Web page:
In the summer of 1976, we flew to Bombay to embark on a grand India tour. Although I felt an urgency to go directly to Poona, Birgit was not at all in a rush. One of our first stops after Bombay was at the monasteries at Ajanta and Ellora, and we were very impressed by the grandness of the temples hewn out of rock. Shortly after that, we both came down with diarrhoea and couldn’t leave the hotel for days. Feeling very weak, Birgit surprised me by agreeing to my suggestion to go straightaway to Poona.

Barely arrived, we met Robert from the commune in Berlin, who, now with the name Prasad, had already made a career as a therapist. He organised for us to get a darshan with Bhagwan within three days. To me, this felt a bit too fast, and I was hesitating for two days about the decision to take sannyas. But the daily discourses Bhagwan gave in Lao Tzu House made me more and more certain. This man fascinated me completely. Birgit didn’t want to know about it and kept insisting that she only wanted to meet the Buddha, like Hesse’s Siddhartha, and then continue on her own path. I was deeply impressed by this man, who combined calmness with total presence. Especially his answers to personal questions showed me that he looked behind the question and could see the whole person in it.

The darshan night came. I was one of the first ones to be called up because I wanted to take sannyas. He gave me the name Navanit and spoke about the milk, which becomes more and more purified when it is processed into ghee, which then becomes the pure essence of milk. And to remember: out of ghee, you can never again make milk. That was that, then. During the entire time he spoke to me, I felt totally recognised; I felt that I was unable to hide myself in front of this man.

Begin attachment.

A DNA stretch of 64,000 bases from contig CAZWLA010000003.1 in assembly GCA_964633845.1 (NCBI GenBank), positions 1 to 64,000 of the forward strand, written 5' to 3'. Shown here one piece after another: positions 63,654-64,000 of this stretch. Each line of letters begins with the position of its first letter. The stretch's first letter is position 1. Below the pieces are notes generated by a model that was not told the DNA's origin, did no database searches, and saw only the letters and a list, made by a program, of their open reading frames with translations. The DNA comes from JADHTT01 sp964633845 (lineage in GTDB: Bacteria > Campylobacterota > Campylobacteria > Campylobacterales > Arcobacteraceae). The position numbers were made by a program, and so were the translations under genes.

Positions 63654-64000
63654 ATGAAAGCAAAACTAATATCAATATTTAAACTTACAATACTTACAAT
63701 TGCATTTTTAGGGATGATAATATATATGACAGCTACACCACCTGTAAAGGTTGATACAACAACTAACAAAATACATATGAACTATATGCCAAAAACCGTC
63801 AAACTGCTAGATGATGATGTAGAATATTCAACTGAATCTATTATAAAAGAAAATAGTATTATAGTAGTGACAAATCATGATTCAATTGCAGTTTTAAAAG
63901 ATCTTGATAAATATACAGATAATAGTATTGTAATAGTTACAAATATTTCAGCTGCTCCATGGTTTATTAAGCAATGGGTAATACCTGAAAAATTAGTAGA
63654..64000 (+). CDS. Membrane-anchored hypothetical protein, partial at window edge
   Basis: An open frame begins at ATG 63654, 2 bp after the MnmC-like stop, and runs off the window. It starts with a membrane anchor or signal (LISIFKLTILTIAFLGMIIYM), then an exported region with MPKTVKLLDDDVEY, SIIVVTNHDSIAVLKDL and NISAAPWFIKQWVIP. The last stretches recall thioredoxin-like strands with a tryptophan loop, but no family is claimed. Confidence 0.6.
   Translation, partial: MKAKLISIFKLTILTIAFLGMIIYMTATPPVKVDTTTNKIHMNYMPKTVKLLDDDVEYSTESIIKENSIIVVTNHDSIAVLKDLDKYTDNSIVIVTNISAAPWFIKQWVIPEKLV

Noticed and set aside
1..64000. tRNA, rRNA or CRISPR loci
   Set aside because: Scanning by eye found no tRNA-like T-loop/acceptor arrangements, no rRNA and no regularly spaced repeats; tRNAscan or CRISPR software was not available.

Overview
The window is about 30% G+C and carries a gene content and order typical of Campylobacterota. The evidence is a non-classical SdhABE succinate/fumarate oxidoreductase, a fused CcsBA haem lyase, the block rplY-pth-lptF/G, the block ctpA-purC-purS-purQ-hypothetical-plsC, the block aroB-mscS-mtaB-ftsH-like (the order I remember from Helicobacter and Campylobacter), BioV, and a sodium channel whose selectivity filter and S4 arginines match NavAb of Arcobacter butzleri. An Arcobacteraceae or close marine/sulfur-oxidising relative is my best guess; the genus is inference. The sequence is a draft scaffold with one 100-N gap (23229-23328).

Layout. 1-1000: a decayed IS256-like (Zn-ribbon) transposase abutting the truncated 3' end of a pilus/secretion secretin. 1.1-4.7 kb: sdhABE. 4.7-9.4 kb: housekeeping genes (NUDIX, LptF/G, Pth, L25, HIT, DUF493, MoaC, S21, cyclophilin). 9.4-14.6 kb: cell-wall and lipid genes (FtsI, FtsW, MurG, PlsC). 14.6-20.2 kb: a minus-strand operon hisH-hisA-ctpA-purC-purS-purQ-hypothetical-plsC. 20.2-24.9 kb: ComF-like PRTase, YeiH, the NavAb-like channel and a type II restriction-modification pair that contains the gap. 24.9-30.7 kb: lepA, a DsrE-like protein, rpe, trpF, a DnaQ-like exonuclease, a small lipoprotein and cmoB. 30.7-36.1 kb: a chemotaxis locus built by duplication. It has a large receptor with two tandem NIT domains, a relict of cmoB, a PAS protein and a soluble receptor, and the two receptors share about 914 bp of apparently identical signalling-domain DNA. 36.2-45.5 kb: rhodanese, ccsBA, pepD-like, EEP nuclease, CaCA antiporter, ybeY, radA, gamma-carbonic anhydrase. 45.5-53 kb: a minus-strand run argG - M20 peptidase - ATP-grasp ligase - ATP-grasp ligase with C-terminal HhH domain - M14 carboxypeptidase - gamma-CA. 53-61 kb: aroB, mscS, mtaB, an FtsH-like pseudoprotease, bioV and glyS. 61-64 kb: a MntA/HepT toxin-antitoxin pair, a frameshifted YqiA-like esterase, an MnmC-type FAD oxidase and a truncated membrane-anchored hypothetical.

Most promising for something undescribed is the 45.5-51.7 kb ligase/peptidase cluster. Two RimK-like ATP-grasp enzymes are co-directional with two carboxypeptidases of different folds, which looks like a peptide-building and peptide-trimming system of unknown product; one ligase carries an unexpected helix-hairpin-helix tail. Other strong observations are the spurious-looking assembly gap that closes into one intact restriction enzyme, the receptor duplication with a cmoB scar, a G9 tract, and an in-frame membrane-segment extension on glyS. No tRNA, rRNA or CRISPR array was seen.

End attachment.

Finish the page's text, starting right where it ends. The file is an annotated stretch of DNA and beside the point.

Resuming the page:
Then Birgit was called up, pretty much towards the end. She sat down in front of him and said that she had only come to see him and that now she felt afraid. She started to cry and collapsed in front of him. He laughed, put his foot on her shoulder, and spoke to her for a long time. He more or less told her that if you are afraid, it shows that you are ready. In the end, he asked, “Are you ready now?” When she nodded, he placed a mala around her neck and gave her the name Ma Prem Kadambari, which means Wine of Love.